Friday, February 19, 2010

Trends in Northern Hemisphere Snow Cover

Having recently returned from three days of skiing in New Hampshire, I was interested to learn that according to the Rutgers University Global Snow Lab, last week marked the largest Northern Hemisphere snow extent since 1978 (a year that left an indelible mark on the memory of residents of the Boston area like me). On the day we returned home, my kids and I built an 11' Snowman Of Unusual Size (SOUS) from the wet snow that fell the night before we returned.

The excellent climate science blog of Anthony Watts,, recently had a guest post by Steven Goddard calling attention to the trends in Northern Hemisphere snow cover, as recorded by scientists at Rutgers University. I taught myself enough advanced Microsoft Excel skills to make these charts from the Rutgers data:

The first chart shows that since 1965 the Winter extent of northern snow cover varies widely around a fairly steady average of about 45 million square kilometers, while the Summer extent varies less, and has been decreasing by an average of 41 thousand square kilometers per year, which is about 1% per year.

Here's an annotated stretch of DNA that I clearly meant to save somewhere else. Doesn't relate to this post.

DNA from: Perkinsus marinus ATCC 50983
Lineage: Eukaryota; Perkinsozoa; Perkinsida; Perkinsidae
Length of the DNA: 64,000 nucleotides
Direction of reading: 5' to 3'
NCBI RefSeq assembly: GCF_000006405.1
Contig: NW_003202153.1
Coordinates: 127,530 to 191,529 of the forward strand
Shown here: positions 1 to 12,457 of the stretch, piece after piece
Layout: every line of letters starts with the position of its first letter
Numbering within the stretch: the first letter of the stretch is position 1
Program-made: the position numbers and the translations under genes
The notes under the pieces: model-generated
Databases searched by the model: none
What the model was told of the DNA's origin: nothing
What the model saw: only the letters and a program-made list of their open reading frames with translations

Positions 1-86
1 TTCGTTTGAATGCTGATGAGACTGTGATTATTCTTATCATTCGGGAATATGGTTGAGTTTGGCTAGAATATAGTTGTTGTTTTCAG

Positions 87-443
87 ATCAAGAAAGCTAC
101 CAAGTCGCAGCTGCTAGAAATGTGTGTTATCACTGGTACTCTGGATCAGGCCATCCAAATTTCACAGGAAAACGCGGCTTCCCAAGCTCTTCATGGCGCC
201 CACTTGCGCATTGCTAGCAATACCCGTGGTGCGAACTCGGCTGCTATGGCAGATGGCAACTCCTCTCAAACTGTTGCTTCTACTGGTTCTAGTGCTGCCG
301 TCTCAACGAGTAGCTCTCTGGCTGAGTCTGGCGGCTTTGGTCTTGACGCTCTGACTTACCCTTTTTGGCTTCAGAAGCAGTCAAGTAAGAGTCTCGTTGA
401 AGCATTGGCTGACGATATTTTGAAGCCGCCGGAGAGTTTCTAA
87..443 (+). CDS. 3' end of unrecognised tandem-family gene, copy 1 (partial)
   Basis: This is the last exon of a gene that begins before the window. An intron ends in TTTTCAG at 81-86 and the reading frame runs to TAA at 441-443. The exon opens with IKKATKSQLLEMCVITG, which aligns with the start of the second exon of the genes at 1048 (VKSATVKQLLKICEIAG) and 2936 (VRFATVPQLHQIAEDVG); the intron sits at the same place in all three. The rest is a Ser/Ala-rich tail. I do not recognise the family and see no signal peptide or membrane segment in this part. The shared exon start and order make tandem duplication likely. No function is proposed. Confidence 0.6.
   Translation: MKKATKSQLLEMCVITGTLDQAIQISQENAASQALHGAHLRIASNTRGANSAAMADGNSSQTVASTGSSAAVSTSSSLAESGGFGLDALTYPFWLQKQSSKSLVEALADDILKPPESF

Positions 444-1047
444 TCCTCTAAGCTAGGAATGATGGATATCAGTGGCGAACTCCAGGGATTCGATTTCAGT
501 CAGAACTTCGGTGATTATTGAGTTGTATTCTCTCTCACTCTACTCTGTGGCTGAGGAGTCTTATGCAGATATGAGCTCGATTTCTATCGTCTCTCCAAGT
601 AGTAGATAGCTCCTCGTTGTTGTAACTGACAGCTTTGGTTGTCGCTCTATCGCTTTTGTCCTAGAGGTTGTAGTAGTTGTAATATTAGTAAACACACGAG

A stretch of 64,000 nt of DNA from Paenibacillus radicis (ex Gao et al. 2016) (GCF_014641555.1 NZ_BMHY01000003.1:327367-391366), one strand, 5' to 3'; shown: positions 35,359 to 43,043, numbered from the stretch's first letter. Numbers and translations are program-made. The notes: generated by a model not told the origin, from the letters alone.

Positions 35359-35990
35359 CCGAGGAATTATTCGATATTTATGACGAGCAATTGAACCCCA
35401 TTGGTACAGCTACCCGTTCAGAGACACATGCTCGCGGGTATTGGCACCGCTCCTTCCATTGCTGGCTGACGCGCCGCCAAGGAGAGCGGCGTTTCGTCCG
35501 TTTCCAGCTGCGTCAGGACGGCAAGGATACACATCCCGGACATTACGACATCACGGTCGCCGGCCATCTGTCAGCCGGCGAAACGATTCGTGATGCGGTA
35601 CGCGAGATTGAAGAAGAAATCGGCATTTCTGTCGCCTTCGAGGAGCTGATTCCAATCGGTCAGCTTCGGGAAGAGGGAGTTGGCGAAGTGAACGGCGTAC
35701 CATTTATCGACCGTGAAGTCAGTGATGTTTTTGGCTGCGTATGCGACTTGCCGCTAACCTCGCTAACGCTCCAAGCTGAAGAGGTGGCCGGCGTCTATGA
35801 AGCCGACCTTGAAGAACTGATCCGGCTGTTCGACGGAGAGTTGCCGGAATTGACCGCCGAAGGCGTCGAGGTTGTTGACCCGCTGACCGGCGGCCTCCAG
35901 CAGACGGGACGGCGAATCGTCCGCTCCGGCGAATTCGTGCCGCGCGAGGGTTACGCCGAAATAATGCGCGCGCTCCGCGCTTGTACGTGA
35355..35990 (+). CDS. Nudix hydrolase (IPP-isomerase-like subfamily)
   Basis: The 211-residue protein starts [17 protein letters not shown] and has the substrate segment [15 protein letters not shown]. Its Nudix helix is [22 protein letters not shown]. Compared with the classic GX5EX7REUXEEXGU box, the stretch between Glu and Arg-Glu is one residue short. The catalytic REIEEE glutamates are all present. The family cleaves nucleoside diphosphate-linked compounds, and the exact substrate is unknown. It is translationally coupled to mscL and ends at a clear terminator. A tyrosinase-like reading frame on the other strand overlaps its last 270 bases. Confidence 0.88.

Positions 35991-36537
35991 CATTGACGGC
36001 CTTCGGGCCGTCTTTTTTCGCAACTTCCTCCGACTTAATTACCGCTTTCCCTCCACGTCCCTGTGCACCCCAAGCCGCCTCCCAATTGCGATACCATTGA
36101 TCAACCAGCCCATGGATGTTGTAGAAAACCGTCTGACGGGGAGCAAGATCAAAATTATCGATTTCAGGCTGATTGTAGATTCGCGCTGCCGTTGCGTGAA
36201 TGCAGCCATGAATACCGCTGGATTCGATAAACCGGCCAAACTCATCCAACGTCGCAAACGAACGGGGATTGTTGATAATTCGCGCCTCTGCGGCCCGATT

The second chart shows how 2009-10 compares with the weekly average snow cover plus or minus 2 standard deviations, or a 95% confidence interval. Note that of the last 59 weeks of data, only the last point, week #7 of 2010, is "unusual" in the sense of falling outside the 2-sigma channel.

Mr. Goddard makes the excellent point that climate models used by the purveyors of the anthropogenic global warming (AGW) theory predicted that Winter snow extents would be decreasing for the past 20 years, rather than holding steady, and perhaps slightly increasing. I don't agree with Mr. Goddard that the recent apparent increases in Winter snow cover represent a significant trend, but there certainly is no suggestion of a decrease.

The Rutgers snow data supports the theory that the Northern Hemisphere is getting as much if not more snow than ever on average, but that it is dirtier due to anthropogenic soot which darkens the snow and is very potent at making it melt faster when exposed to the sun. If true, this would remove any need to invoke a warming climate explanation for the downward trend in Summer snow extent. However, the leading AGW proponent at NASA, James Hansen, with his coauthor advanced the claim in 2003 that sooty snow could itself contribute to AGW by decreasing the albedo of snow. It seems to me that the albedo of snow, given its high latitude, is far less important than the albedo of the tropical oceans, which is very sensitive to changes in cloud cover, and may be modulated by the interaction of the solar magnetosphere with cosmic rays.